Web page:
In what may be an unprecedented move in the Indonesian forestry sector, Asia Pulp & Paper (APP) has announced two breaches of its moratorium on natural forest clearance.
In a report published Wednesday, APP said an audit of its operations by The Forest Trust, the NGO charged with implementing the forestry giant’s forest conservation policy, turned up two incidents of forest clearance that has taken place since the logging ban took effect in February 2013.
In one case, clearing was done on a small-scale under a pre-existing agreement with a local community. The context was the same as the incident reported by Eyes on the Forest, a coalition of Sumatran environmental groups, in May where 70 hectares were cleared by Riau Indo Agropalma (RIA) in Riau Province. That complaint spurred the audit.
A letter from APP explains:
This clearance took place because RIA had, two years previously, entered into an agreement with a local community to develop the area – an obligation of concession owners. The FCP Implementation Team incorrectly concluded that the area could be cleared.
As a result of this incident, TFT and APP carried out an audit of all concessions to determine whether there were any further cases like the one in RIA, where previous commitments with communities had been made.
Fate of deforested lands in Riau, 2007-2012. Data from Eyes on the Forest
The second case identified by the audit involved an outright policy breach in South Sumatra by three companies — PT. Bumi Andalas Permai (BAP), PT. Sebangun Bumi Andalas (SBA), and PT. Bumi Mekar Hijau (BMH) — that had cleared 69 hectares of high carbon stock forest in a “No Go” zone. APP called the violation “unacceptable”.
“This is an unacceptable breach of APP’s natural forest clearance moratorium and its FCP, and is the result of an inadequate sign off and company supervision process,” said APP’s letter.
As a result of the audit, APP says it has introduced new procedures for signing off on, supervising, and monitoring development within existing concessions.
“As a result of these cases, new procedures have now been introduced by APP/TFT to prevent any such issues from occurring again. Not only are we now addressing these issues, but we are also using the findings to improve the way we implement the FCP.”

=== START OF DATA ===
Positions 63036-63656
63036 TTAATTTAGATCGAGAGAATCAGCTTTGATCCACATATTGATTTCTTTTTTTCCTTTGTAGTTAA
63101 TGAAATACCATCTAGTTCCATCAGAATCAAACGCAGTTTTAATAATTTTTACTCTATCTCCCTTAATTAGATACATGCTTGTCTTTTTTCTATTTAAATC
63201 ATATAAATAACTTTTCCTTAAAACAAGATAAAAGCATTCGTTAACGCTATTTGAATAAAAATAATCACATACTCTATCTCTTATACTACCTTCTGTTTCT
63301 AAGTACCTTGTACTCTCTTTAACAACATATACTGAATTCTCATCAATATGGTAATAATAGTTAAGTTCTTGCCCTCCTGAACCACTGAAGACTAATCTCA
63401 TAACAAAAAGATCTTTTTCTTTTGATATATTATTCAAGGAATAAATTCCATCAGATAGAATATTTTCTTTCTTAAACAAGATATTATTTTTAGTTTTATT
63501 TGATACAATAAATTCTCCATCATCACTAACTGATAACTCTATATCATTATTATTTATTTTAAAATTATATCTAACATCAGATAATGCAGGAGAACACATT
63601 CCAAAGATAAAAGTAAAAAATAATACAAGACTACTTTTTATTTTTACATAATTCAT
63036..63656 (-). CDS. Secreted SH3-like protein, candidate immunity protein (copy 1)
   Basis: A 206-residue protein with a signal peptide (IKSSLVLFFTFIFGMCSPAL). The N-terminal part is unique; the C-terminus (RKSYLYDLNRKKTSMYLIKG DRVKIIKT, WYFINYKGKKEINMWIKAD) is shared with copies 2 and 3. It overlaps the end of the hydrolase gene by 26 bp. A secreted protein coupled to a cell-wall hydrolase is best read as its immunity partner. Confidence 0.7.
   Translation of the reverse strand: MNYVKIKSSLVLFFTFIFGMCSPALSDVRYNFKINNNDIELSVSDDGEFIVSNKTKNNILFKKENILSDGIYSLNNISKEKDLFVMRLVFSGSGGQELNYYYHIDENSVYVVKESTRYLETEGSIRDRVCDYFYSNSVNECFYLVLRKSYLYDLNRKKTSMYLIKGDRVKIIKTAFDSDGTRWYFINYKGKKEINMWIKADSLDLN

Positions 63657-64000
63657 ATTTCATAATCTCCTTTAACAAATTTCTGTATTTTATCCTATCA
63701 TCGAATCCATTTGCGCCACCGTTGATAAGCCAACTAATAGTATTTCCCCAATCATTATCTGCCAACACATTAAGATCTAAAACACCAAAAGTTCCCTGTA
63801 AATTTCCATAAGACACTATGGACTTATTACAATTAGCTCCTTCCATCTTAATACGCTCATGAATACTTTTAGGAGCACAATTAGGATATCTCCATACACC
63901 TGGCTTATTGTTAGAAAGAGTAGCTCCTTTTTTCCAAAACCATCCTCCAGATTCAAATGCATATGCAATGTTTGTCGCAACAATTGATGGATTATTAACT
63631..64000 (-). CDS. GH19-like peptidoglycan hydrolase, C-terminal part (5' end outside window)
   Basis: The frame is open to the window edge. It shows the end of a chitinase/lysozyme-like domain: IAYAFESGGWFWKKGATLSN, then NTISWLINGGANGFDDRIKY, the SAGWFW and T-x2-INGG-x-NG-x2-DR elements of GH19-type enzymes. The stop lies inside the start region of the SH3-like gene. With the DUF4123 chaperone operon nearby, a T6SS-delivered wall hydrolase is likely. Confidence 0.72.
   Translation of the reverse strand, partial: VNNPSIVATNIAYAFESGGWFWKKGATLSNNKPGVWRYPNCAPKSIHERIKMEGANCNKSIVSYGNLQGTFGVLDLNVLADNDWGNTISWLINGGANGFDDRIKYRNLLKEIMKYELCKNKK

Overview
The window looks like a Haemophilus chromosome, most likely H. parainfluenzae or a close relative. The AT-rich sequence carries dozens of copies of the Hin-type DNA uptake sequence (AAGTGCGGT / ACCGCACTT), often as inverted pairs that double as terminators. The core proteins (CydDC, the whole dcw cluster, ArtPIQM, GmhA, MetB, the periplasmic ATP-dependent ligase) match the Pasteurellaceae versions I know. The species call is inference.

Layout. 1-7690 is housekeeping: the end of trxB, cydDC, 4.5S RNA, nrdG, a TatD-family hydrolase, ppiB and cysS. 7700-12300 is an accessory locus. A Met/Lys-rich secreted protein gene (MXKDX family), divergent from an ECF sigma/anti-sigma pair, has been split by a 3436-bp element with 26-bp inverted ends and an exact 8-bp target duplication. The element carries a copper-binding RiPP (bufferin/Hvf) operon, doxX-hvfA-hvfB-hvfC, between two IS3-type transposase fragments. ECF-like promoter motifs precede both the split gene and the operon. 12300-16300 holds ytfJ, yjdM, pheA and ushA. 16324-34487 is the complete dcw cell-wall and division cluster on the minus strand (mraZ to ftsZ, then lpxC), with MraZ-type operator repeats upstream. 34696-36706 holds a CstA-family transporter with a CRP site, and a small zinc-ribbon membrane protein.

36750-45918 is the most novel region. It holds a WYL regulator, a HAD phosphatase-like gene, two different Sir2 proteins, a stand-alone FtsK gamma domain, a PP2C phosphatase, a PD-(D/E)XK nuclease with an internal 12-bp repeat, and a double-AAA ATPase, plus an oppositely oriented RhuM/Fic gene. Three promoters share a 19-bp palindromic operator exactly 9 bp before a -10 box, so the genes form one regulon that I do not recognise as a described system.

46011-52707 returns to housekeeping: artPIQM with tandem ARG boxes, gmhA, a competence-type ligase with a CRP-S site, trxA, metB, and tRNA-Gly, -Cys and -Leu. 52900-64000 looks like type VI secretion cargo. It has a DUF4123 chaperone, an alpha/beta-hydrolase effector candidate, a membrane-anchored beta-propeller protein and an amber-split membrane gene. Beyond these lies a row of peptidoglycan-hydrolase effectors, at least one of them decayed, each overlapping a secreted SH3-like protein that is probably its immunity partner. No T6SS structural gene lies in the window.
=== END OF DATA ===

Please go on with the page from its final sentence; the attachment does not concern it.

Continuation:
Green arrow shows point where Riau Indo Agropalma’s moratorium breach occurred.
APP’s decision to establish its forest conservation policy was a momentous one for the beleaguered pulp and paper producer, which had lost dozens of customers due to concerns over its environmental record in Sumatra. Activist groups like Eyes on the Forest, Greenpeace, and the Rainforest Action Network, among others, ran aggressive campaigns blaming APP for destroying vast areas of wildlife-rich rainforests, exacerbating social conflict, and contributing substantial greenhouse gas emissions through peatlands conversion.
Today these groups have for the most part toned down their campaigns against APP to give the forestry giant time to implement its new policy, which explicitly prohibits sourcing of fiber from logging of natural forests and conversion of peatlands. The policy also includes provisions for Free, Prior Informed Consent in dealing with local communities. Finally APP has set up a complaint process for registering violations of its policy.
While the moves are the first for a major forestry company, Greenpeace and others are still taking a “wait-and-see” approach and cautioning buyers about sourcing from APP until it is clear it will stick with the policy.
For its part, APP says it “[remains] committed to our ‘zero deforestation’ policy and continue to implement it across our entire supply base.”
APP is one of Indonesia’s two largest pulp and paper producers. Its supplier concessions cover over 2.6 million hectares in Indonesia, according to the company.